06292017Thu
Last updateWed, 28 Jun 2017 10pm

David Brown

How to use the 80/20 Rule: 3 reports that are your lifeblood

David Brown eI’ve long been a big fan of the 80/20 or Pareto Principle - the theory developed by 19th century economist Vilfredo Pareto that demonstrated 20% of the inputs provide 80% of the outputs or results. Initially he used it to apply to land ownership where he found 80% of Italian land was owned by 20% of landowners.


Setting your personal and business goals

The term work/life balance is one we hear a lot in business and is in danger of becoming something of a cliché. The reality is that as business owners we regularly run the risk of work becoming an all consuming obsession to the detriment of our health and our personal enjoyment. It’s easy to forget the reason we became involved in business in the first place. Sometimes you need to revisit your objectives to help stay clear on your purpose in life.

Is clienteling a part of your sales formula?

Brown2In a marketplace that is becoming more globally competitive, the ability to generate extra sales is an ever increasing challenge for most store owners.

For many it seems that the only factor that matters to customers is price, and that the only way to gain more business is to buy it. However, as has been repeatedly shown, customers only value price when there is an absence of other important factors - if they can’t differentiate between Store A and Store B then price becomes the pre-dominant motive.

How to deal with that bad hiring decision

We’ve all been there. That “perfect candidate” we hired just doesn’t work out for whatever reason and we’re left ruing the decision and trying to manage the fallout that might happen afterwards. Depending on the person this can take all forms including a loss in sales, staff disagreement, management time in re-performing tasks, even legal costs if things get ugly.

Sometimes it just comes down to having the wrong person in the wrong position. This may not always be obvious - if a staff member is struggling to perform tasks they can sometimes be very good at disguising the problem. Rather than just admitting they are unable to cope they deal with the matter in a variety of ways that may seem to have nothing to do with the issue - arriving late to work, low productivity, arguing with fellow staff members - it can show up in a myriad of ways.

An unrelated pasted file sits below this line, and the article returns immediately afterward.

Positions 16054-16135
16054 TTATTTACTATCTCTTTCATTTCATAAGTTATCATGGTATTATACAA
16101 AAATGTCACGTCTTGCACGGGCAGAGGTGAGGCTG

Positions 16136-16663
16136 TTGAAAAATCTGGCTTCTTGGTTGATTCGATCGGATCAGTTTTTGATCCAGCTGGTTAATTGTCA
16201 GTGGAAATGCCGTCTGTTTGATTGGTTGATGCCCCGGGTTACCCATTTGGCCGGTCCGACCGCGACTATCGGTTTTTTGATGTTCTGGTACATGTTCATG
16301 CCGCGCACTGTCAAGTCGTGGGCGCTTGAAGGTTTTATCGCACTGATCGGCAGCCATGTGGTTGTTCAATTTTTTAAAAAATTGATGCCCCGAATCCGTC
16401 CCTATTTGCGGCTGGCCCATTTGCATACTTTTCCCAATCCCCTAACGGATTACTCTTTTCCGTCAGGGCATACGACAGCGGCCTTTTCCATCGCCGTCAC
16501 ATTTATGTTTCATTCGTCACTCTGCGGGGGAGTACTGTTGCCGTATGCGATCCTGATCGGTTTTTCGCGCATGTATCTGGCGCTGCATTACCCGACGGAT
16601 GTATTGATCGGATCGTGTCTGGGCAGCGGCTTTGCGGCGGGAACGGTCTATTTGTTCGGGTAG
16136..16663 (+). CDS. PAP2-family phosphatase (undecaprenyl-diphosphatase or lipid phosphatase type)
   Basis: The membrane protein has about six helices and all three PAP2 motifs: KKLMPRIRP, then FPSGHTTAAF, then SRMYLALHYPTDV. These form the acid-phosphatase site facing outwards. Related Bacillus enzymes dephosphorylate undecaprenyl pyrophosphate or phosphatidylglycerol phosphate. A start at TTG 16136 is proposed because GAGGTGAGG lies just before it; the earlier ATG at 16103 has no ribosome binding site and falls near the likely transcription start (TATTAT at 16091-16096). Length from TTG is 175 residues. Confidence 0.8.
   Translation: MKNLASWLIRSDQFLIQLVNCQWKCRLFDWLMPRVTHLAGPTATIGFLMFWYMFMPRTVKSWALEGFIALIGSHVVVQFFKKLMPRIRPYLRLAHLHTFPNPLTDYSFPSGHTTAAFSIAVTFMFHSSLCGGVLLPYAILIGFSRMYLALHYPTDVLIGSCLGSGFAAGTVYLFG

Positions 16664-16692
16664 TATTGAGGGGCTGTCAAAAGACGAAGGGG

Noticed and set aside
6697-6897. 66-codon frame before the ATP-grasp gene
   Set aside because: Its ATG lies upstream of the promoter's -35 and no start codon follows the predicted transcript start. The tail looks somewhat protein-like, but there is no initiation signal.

The tortoise and the hare

While my kids were growing up one of the favorite stories I most loved to tell them was the tortoise and the hare. You’ll know the story well enough to know the moral - slow and steady ultimately can win the day over the fast and more glamorous alternative.

For many store owners the tortoise part of their business can be repairs - it normally has a low average sale, can be time consuming and leads to the greatest number of complaints and returns when the repair mysteriously “broke” shortly after it was completed!

When did you last review your prices?

When we talk to clients about the key performance areas of any businesses profitability we generally come down to four factors that need to be measured and monitored closely: stockturn, quantity of sales, margins and average retail. There are many factors that can affect these four areas, but if there is any area of a business that is the quickest and easiest to adjust in order to improve the bottom line it would be price. It would also be the area of business that store owners have the most reservations about changing.

How long will it take to sell your old inventory?

If you stopped buying today, how long would your current inventory last you? This is a variation of the old question, if you stopped working how long would your money last, but in this case we’re honing in on the amount of surplus product most store owners are carrying.

Why do this exercise? Because, as we repeatedly tell our clients and anyone else who listens, most stores have a surplus of product sitting around that simply doesn’t perform.

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